A one-time devout adherent of Congregationalism, Backus was a conciliatory man who tried to heal the clefts of religious division he saw opening all about him. Despite his sponsorship of the Baptist faith, Backus remained supportive of his Congregational friends and neighbors and felicitous of their well-being, while speaking out for "Liberty of Conscience" for all faiths.
The defining episode in Elder Backus' development as a religious libertarian was undoubtedly the imprisonment of his widowed mother in Connecticut "for adopting religious sentiments contrary to law," and ever afterward Backus would remain a staunch defender of the rights of religious dissenters.
Sadly, Backus did not live long enough to see the acceptance of religious tolerance for all as a foundation stone of democracy. It was not until the 1830s that the famous Dedham case disestablished Congregationalism in Massachusetts as the "state religion" and established, in principle, religious liberty and tolerance for all faiths, a cause for which Backus had labored his entire adult life.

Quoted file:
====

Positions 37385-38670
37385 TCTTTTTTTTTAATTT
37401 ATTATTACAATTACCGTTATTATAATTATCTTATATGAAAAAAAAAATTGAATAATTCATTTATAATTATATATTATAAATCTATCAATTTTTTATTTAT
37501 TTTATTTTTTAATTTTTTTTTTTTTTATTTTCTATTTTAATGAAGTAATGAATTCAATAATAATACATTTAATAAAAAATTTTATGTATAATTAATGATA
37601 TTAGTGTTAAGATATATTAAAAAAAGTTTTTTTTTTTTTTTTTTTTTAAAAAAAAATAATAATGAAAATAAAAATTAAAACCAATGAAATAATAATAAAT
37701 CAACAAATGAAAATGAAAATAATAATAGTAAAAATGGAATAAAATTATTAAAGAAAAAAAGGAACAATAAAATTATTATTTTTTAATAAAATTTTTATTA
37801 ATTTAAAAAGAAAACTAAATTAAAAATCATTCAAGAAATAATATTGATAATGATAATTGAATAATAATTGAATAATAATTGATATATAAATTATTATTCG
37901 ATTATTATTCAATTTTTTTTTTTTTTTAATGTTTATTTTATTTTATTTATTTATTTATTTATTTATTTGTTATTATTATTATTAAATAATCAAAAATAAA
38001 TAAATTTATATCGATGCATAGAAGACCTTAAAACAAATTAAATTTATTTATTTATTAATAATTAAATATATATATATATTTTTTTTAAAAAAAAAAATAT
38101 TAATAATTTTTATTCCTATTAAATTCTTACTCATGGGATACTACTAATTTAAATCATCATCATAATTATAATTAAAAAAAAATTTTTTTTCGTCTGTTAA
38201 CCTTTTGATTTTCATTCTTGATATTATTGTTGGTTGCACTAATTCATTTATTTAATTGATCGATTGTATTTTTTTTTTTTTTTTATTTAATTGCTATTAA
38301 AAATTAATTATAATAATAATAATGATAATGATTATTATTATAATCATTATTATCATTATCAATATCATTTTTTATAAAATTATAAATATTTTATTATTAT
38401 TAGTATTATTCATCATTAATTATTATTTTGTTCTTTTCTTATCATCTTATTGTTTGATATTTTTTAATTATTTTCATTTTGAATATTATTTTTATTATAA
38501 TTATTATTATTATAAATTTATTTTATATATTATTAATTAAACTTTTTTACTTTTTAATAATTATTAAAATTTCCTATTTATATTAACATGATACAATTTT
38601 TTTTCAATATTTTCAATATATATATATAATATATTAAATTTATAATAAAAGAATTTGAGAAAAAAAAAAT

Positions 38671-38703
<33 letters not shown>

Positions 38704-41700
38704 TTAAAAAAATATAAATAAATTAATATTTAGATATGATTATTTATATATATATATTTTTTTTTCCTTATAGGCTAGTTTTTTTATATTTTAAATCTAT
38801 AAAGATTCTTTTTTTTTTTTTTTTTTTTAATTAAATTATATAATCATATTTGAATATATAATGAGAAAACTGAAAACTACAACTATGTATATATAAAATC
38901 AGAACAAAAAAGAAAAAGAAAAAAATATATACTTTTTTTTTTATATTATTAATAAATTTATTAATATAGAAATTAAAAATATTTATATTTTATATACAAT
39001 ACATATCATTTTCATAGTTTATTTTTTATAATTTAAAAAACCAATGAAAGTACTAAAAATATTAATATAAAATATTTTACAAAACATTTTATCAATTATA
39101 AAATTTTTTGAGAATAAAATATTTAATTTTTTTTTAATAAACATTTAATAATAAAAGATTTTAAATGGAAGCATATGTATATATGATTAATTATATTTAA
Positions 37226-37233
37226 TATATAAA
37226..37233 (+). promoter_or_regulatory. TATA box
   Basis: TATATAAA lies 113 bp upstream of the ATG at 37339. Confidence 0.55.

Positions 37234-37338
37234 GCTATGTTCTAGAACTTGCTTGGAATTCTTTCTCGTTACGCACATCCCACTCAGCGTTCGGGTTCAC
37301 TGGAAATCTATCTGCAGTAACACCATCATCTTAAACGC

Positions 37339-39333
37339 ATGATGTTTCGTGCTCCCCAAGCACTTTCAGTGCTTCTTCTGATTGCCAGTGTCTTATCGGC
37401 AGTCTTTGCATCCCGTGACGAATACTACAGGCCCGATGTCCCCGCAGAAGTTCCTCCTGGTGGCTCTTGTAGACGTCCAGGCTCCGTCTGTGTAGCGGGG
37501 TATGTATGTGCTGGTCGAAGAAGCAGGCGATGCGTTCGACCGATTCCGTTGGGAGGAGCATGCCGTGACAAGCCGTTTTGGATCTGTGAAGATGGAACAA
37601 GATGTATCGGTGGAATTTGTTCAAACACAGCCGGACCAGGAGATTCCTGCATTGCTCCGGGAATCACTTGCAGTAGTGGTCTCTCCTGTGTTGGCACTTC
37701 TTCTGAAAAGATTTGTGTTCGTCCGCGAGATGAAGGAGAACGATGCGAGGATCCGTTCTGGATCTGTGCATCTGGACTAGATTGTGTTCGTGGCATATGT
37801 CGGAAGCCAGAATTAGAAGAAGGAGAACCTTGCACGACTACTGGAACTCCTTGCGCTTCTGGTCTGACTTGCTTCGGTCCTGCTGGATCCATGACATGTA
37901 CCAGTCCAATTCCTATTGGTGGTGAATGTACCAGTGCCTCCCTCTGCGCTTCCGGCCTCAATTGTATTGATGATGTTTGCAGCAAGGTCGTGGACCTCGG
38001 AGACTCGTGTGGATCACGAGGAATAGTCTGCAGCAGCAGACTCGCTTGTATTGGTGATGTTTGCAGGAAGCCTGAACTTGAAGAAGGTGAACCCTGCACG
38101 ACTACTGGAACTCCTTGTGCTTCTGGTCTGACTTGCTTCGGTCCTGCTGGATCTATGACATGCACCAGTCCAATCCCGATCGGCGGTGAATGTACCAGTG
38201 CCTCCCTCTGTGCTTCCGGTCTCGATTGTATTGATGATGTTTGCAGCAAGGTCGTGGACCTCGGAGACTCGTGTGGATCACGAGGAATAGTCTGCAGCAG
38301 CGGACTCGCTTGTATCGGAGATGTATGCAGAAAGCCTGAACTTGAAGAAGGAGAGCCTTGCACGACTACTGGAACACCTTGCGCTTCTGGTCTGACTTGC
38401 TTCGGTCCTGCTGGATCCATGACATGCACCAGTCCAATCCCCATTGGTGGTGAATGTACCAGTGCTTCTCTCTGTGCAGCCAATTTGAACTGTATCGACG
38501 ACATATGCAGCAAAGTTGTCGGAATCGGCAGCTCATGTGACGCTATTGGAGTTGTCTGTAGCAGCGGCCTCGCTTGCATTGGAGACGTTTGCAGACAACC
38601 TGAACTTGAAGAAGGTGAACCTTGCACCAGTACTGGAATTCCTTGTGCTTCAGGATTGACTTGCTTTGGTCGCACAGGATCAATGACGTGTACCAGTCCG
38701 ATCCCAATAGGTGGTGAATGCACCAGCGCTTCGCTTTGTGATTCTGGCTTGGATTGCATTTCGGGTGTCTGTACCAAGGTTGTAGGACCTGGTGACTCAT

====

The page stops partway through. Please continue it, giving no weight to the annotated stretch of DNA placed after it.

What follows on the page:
Though Backus died long before this outcome, his life was full of purpose and continues to provide us with hope. As his epitaph in the Titicut Cemetery at North Middleborough reads: "His zeal and persevering industry in the cause of civil and religious liberty through a long, laborious life is still manifest ... "